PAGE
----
Despite its importance, Europe’s nature is in alarming decline with more than 80% of habitats in poor condition. Wetlands, peatlands, grasslands and dune habitats are the worst affected. In Western, Central and Eastern Europe wetlands have shrunk by 50% since 1970. 71% of fish and 60% of amphibian populations have declined over the last decade. Between 1997 and 2011, biodiversity loss accounted for an estimated annual loss of €3.5–18.5 trillion.
The impact assessment for the Nature Restoration Law has shown that the benefits of nature restoration far outweigh the costs. The economic benefits of restoring peatlands, marshlands, forests, heathland and scrub, grasslands, rivers, lakes, marine and alluvial habitats, and coastal wetlands are estimated to be greater than the costs by eight times.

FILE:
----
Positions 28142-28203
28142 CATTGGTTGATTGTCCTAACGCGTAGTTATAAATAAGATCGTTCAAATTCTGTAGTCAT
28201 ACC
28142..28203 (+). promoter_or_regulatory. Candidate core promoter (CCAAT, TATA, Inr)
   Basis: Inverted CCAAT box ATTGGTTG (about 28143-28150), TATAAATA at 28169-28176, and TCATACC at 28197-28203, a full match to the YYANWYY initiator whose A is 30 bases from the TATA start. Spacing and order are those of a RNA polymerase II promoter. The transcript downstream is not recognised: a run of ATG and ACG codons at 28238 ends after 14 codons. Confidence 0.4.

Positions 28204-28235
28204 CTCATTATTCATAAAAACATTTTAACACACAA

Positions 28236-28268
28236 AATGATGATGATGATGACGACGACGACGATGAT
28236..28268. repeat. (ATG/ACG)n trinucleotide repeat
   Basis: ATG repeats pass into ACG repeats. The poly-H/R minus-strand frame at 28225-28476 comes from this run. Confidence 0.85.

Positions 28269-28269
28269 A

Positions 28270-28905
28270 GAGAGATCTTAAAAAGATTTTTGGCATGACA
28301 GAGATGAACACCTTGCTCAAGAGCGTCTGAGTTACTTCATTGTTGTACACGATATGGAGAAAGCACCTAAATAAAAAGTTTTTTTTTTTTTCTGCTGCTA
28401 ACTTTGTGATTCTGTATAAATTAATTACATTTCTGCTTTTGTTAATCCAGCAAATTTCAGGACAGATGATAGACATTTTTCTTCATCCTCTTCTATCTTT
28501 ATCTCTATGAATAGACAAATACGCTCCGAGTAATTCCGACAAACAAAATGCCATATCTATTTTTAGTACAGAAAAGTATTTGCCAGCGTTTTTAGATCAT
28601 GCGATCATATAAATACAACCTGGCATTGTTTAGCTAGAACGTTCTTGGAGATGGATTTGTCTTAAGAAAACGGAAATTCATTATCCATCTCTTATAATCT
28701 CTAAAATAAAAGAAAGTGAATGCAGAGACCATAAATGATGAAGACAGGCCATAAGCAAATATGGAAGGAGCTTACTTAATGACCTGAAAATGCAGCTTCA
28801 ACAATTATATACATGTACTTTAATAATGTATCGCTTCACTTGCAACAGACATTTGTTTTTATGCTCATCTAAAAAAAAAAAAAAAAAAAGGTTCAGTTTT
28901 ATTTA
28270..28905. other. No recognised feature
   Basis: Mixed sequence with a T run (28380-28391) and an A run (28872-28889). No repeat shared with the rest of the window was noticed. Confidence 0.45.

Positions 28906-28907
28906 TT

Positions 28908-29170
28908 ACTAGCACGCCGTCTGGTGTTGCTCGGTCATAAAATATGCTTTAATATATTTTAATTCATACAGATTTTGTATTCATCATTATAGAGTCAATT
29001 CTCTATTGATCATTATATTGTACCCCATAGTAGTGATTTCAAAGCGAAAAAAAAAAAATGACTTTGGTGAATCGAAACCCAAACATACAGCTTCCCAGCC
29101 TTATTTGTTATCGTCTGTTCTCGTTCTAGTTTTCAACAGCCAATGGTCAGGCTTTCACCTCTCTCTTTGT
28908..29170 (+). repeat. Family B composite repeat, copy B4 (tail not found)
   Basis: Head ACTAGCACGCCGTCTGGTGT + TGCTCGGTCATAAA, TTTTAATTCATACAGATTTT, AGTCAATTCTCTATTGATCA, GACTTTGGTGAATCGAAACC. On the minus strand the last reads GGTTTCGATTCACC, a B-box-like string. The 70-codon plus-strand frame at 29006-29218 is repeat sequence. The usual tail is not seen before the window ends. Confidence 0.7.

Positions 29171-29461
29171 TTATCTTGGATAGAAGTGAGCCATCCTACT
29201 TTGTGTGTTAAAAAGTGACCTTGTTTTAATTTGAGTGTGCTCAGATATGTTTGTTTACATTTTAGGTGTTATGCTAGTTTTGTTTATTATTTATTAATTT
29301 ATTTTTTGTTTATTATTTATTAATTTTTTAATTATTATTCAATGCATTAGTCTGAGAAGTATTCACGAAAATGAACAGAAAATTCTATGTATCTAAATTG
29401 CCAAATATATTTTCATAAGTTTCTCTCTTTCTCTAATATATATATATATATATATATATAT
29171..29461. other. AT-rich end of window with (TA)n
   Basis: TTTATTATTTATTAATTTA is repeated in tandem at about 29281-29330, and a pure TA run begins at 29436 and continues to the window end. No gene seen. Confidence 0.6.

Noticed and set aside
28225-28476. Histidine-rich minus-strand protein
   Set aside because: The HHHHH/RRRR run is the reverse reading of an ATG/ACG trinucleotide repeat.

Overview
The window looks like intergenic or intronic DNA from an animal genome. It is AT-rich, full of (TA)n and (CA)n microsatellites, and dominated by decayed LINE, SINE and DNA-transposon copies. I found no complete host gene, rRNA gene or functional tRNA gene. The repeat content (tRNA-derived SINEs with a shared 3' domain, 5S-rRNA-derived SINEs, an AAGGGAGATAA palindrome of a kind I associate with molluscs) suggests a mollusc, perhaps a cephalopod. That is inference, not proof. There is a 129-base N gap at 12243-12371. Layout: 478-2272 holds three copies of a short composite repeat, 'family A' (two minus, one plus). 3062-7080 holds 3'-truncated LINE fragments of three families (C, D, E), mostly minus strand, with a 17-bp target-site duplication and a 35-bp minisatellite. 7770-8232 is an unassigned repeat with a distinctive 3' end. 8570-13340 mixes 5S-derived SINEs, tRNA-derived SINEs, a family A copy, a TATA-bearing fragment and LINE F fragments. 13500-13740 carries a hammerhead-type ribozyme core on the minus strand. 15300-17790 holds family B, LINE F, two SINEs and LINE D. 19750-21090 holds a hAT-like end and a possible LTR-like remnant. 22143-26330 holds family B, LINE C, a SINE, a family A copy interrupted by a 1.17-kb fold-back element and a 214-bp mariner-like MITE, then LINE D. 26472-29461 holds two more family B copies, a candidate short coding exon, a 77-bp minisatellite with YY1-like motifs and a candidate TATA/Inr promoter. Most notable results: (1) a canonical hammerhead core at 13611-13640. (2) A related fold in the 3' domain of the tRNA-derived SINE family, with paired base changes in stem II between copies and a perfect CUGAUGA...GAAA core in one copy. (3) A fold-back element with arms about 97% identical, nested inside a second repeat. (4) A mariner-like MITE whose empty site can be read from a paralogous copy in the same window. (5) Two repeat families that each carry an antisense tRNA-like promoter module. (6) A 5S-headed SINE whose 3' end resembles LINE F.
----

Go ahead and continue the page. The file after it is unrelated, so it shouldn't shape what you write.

The proposal on the sustainable use of pesticides replaces the Sustainable Use Directive 2009/128/EC (SUD) which aimed to achieve a sustainable use of pesticides in the EU by reducing the risks and impacts of pesticide use on human health and the environment and promoting the use of IPM. The main actions in the Directive related to training users and distributors, inspecting pesticide application equipment, prohibiting aerial spraying, and limiting pesticide use in sensitive areas. Various reports highlighted weaknesses in implementation of the Directive, with the result that there was insufficient reduction in the use and risk of pesticides.
Citizens from across Europe and across various walks of life recommended during the Conference on the Future of Europe a ‘drastic reduction of chemical pesticides and fertilizers in all types of farms’ and ‘the development of sustainable agriculture, including the respect for nature and the workers’. With today’s package, the Commission answers to five proposals and eight specific measures recommended by citizens.